Literature Review: Periodical Cicadas

by Carl Strang

This week’s literature focus is on a single paper, which looked at a significant aspect of periodical cicada biology.

The northern periodical cicada species, Linnaeus’s 17-year cicada on the left, Cassin’s 17-year cicada on the right

The northern periodical cicada species, Linnaeus’s 17-year cicada on the left, Cassin’s 17-year cicada on the right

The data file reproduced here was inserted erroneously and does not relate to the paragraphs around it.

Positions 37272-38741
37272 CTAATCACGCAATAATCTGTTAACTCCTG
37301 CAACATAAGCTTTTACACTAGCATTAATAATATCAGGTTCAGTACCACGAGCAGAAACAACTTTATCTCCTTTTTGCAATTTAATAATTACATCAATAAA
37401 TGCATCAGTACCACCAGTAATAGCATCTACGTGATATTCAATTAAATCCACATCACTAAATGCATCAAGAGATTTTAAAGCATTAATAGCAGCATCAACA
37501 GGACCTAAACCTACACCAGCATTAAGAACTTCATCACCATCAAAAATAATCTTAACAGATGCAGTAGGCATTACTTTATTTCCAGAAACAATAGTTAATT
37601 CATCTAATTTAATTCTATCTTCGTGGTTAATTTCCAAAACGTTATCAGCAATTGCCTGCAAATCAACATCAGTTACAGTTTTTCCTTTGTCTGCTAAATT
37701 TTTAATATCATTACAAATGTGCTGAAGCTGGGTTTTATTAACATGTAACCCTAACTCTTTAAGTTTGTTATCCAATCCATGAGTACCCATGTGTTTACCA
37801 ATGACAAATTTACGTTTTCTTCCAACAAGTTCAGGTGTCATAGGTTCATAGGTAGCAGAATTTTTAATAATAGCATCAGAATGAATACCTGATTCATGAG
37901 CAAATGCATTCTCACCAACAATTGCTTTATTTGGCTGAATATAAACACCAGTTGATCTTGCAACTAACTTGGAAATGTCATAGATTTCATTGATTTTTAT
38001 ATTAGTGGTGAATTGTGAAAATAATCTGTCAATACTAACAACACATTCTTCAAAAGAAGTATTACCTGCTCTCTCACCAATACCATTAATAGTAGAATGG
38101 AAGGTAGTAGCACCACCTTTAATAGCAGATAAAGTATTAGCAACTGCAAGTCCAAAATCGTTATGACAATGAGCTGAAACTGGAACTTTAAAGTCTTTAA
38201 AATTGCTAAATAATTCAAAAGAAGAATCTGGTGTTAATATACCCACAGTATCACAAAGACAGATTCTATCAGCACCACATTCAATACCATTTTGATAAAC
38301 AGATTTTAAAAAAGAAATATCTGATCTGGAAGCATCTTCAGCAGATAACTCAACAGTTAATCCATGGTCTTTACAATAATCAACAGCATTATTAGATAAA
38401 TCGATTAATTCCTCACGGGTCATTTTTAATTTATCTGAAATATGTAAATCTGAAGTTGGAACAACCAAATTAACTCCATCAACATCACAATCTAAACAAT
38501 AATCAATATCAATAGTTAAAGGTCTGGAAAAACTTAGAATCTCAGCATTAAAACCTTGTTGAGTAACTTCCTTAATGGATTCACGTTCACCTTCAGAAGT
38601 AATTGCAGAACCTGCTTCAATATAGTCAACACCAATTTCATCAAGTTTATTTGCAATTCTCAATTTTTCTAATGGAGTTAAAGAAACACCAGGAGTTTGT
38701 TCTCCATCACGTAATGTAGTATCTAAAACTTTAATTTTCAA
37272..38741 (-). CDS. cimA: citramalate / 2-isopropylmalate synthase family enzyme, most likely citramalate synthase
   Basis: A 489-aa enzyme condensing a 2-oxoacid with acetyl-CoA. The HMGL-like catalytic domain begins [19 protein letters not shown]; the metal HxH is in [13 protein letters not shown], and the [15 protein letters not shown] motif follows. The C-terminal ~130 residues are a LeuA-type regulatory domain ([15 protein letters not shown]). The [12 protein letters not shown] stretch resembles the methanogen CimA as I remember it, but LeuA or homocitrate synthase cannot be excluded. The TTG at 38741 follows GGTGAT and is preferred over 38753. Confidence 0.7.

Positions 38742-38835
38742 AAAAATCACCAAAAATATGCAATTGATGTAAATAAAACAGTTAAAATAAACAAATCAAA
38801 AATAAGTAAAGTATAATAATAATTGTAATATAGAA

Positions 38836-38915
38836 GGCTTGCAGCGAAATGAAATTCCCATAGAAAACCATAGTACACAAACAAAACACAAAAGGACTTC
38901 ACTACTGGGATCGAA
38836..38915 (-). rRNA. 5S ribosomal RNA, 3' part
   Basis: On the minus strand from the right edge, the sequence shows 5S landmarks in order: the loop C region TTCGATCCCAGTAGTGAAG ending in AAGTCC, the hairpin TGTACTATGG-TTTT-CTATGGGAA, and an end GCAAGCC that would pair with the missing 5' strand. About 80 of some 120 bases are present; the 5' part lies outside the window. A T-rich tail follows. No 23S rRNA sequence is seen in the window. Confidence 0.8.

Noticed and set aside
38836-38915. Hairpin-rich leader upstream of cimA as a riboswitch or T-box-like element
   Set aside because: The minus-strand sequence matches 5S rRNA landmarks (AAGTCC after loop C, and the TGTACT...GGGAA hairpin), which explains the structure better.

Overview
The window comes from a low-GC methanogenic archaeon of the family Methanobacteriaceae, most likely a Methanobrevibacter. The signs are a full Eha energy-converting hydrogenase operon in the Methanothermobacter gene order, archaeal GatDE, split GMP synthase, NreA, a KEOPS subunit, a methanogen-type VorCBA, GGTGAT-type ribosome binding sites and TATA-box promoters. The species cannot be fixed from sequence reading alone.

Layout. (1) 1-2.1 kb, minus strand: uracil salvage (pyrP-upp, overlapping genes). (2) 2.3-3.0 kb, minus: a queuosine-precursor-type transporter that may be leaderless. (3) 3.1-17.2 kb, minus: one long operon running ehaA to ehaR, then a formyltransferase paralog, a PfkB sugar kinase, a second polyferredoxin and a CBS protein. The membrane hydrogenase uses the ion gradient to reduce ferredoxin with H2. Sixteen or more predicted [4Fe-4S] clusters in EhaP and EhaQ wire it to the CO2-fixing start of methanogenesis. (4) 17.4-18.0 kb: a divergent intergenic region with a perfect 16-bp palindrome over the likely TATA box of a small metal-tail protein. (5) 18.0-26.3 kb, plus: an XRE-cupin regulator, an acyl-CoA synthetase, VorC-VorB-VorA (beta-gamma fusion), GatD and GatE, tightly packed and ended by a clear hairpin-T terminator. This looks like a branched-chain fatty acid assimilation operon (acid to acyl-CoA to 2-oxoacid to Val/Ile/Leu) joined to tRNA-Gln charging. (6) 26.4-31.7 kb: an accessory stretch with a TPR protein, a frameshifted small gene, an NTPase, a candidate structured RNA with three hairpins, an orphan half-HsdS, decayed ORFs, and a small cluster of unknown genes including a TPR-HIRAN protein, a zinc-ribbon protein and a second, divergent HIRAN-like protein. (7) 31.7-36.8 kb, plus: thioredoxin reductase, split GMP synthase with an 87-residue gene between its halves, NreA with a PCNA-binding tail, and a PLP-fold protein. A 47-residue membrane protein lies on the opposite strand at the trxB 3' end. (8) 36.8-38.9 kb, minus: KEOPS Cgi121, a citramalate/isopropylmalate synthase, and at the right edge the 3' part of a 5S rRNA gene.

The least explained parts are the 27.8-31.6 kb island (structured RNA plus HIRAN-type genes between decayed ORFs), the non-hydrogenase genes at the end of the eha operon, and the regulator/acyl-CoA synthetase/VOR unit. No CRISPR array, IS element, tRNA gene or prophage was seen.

Karban, Richard. 2014. Transient habitats limit development time for periodical cicadas. Ecology 95:3-8. He studied septendecim and cassini (our two local species of Magicicada) in New York state. There are several hypotheses explaining why their development times are so long: Pleistocene historical influences (long life span buffered annual climate variation in glacial refuges), predator satiation (some early maturing individuals wait for slower ones to catch up, and long life spans facilitate this), low nutrition forces long development, and increased fecundity (17-year species have been shown to be more fecund than the more southern 13-year versions). Here he examined the possibility that habitat quality changes rapidly enough to put an upper limit on such advantages of long lifespans. Though past studies pointed to possible advantages of edge trees, here he compared weights of newly eclosed adults from edge vs. forest interiors, finding the former to be only slightly (4.9%) heavier in septendecim but no difference in cassini. He took density of emerging nymphs as an indication of habitat quality. Changes in study sites were significant between emergences, enough to limit any advantage of longer life. He commented on the Raccoon Grove study site in Will County, once one of the highest-density populations known, mentioning that they plummeted over just a couple sequential emergences, first because of Dutch elm disease killing host trees. Karban and Yang visited that site in 2007, hearing one chorus but finding no emergence holes or nymphal skins.

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